Fear conditioning was conducted in nonrestrictive acrylic cylinders (SR-LAB startle response system, San Diego Instruments) located in a ventilated, sound-attenuated chamber. The foot shock (unconditioned stimulus) was delivered through a stainless steel grid floor. Shock reactivity was defined as the peak activity (measured with a piezoelectric accelerometer) that occurred during the 200 msec after the onset of the unconditioned stimulus. The tone-conditioned stimulus was generated by a Tektronix function generator audio oscillator and delivered through a high frequency speaker. One day prior to training, mice were preexposed to the tone through a 5 ‘tone-alone’ presentation program to both habituate them to handling and to the tone, but to get baseline fear responses to the tone presentation. Preexposure was done in a separate context. During cued fear conditioning, mice received five trials of a conditioned stimulus tone (30 seconds, 6 kHz, 70 dB) coterminating with an unconditioned stimulus foot shock (500 msec, 0.6 – 1 mA) with a variable inter-trial-interval between 60 and 180 seconds. The expression of fear was assessed 24 hours after fear conditioning and consisted of 3 minutes in the same context for which the training occurred (contextual memory) with no stimulus and 5 conditioned stimulus tone presentations of 30 second each with a 1.5-minute inter-trial interval in a different context (see figure 1 for schematic). Stimulus presentation and data acquisition were controlled and digitized by, and stored in, an interfacing desktop computer using SR-LAB and analyzed with the Freeze View software program (Coulbourn Instruments, Whitehall, Pa.).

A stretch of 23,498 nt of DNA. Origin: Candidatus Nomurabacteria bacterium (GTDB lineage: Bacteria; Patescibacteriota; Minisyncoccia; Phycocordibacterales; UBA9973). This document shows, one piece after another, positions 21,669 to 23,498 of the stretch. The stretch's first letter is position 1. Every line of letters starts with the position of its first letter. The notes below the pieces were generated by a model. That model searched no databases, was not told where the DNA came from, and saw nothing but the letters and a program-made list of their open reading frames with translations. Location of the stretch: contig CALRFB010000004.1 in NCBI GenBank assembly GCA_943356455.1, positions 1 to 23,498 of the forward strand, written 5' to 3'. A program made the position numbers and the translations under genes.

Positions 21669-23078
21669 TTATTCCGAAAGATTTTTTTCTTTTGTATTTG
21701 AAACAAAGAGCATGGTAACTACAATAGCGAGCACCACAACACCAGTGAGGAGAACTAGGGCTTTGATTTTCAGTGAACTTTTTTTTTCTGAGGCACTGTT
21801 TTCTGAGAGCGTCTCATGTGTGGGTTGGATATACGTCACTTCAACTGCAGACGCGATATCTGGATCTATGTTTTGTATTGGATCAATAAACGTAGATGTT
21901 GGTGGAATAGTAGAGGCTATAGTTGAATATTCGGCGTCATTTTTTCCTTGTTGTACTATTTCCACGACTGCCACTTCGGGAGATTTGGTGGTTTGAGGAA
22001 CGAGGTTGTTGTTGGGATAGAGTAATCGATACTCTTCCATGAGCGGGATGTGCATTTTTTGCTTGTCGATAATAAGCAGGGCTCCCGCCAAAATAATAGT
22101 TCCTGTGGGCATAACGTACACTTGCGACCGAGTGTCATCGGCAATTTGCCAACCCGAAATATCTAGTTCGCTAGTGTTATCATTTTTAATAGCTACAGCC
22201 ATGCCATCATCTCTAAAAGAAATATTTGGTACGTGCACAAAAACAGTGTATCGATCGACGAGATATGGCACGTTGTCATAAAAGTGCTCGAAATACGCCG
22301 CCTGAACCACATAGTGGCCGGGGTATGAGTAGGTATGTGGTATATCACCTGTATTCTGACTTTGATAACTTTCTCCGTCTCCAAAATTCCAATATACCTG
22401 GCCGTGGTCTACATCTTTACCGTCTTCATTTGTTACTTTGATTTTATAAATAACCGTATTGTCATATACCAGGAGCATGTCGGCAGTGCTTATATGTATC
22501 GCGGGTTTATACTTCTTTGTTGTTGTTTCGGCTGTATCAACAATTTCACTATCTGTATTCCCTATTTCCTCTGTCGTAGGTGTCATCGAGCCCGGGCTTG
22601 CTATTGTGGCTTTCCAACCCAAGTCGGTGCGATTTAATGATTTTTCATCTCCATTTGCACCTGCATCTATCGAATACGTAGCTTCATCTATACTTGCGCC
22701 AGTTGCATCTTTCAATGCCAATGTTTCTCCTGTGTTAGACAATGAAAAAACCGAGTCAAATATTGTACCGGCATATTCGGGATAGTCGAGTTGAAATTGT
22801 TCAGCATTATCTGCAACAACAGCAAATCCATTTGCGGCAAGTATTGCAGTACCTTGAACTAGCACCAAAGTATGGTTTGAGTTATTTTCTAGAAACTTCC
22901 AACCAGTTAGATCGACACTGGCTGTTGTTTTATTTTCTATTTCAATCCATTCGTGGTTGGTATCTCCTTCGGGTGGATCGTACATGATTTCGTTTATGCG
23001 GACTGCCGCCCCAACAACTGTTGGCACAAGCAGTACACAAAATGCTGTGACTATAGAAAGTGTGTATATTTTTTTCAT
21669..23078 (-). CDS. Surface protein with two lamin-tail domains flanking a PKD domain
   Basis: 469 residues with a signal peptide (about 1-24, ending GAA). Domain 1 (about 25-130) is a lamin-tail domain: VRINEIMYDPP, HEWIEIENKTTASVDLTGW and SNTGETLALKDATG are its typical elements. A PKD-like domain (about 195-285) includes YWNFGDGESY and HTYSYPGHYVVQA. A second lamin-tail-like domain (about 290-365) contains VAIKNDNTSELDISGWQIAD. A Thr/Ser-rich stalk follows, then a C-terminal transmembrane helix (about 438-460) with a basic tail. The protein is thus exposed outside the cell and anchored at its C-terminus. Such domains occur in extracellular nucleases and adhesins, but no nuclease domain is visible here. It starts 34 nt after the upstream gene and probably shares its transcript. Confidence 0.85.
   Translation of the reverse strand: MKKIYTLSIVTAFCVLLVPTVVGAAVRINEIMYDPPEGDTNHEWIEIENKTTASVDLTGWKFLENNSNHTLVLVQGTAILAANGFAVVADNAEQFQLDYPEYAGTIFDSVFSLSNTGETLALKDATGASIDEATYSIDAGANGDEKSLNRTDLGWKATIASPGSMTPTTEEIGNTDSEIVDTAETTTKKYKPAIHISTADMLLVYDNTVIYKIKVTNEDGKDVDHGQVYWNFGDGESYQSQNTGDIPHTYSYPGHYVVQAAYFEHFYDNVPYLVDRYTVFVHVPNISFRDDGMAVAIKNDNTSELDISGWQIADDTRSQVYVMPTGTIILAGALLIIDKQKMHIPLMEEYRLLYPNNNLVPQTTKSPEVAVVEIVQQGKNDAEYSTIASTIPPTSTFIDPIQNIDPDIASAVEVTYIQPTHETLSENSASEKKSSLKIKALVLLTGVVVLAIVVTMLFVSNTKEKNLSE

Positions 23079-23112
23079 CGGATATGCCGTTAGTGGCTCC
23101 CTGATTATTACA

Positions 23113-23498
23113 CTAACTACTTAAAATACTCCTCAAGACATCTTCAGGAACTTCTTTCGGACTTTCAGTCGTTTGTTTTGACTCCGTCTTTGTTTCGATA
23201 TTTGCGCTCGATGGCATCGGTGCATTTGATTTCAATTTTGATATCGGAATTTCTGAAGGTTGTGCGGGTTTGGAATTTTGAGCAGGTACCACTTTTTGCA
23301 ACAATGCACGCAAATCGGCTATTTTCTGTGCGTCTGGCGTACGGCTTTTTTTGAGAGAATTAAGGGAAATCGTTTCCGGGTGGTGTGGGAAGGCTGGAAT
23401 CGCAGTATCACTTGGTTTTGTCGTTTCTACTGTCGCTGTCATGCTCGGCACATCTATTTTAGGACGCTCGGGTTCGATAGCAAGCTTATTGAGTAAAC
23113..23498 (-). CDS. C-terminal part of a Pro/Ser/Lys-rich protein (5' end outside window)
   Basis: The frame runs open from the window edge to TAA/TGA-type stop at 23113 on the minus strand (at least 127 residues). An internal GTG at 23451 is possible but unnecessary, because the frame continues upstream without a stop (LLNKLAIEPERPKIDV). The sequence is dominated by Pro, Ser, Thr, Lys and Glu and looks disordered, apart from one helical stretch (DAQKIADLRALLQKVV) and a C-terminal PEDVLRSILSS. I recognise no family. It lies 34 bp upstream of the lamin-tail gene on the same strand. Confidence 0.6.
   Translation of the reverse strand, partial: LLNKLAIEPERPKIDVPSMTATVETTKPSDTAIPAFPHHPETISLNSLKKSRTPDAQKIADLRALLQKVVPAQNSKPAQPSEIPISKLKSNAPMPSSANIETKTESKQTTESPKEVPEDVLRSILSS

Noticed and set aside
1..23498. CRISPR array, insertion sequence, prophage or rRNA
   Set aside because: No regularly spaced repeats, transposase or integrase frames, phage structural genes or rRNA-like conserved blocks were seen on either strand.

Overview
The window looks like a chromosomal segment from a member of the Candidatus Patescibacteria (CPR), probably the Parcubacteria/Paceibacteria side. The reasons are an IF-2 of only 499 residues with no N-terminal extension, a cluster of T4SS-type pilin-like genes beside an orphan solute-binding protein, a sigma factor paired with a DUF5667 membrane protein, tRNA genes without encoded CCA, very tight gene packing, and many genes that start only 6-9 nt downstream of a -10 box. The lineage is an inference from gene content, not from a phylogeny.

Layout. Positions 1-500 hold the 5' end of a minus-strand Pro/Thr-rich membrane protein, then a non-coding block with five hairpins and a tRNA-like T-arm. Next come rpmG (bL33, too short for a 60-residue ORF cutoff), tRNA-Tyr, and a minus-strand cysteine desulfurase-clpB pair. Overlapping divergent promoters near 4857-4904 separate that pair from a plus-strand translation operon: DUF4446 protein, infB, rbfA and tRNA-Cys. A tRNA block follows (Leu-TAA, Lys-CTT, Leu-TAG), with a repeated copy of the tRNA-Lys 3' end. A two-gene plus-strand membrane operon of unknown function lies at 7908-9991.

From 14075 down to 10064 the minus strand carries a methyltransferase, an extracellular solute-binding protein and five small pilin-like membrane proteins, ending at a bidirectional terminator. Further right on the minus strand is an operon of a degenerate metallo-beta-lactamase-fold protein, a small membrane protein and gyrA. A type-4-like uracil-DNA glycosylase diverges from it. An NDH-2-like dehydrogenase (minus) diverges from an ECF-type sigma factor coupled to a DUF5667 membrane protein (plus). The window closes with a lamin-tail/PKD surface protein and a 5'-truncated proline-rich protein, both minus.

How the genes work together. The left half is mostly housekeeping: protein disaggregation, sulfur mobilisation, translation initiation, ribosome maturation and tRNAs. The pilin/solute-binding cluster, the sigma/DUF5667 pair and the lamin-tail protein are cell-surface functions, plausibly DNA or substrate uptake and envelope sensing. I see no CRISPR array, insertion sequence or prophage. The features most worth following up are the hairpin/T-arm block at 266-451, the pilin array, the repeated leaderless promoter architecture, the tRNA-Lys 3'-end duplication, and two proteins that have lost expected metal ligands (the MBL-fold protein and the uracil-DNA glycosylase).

Primary cultures of postnatal hippocampal neurons were described previously (Brewer, 1997) with modifications, C57BL/6J mice (21 days postnatal) were decapitated and the hippocampus and amygdala were removed and immersed in ice-cold dissection buffer consisting of Hibernate-A medium (BrainBits, Springfield, IL, USA), B27 supplement and gentamycin (Invitrogen) (12g/ml) for the preparation of separate hippocampal and amygdala neuronal cell cultures. The hippocampus and amygdala tissues were sliced and then enzymatically digested with papain (Worthington, Lakewood, NJ, USA) in Hibernate-A medium at 32°C for 30 minutes. Cells were dissociated by triturating with Pasteur pipets fired on the tips to narrow openings. Neurons were purified in a density gradient media including Hibernate-A and OptiPrep (Sigma, St. Louis, MO, USA) by centrifugation. The density gradient media consisted of four layers. The first was 1 mL dissection buffer containing 35% OptiPrep; the second 1 mL dissection buffer contained 25% Optiprep and the third 1 ml dissection buffer contained 20% OptiPrep and the fourth 1 mL dissection buffer contained 15% OptiPrep. They were added on the top of each other carefully, resulting in clear layer separation. Then cells were added on the top of the density gradient media. After centrifugation, the densest layer with a cream color, located at the middle of the tube, could be seen. This layer of neurons was taken out by using a sterile transfer pipette and put into a new tube. After washing with dissection buffer, neuronal cells were plated onto Poly-D-Lysine (Sigma) coated plates or glass coverslips at the density of 2.5 x 105 cells/cm2 in culture media consisting of Neurobasal A medium (Invitrogen) with 2% B27 supplement, 2 mM glutamax and gentamycin (5 g/ml). Thereafter, the cultures were kept in a humidified incubator at 37°C and 5% CO2 and media were changed every 5 days until used for experiments. After 2–3 weeks in vitro, the cells were used for the experiments reported in the present study.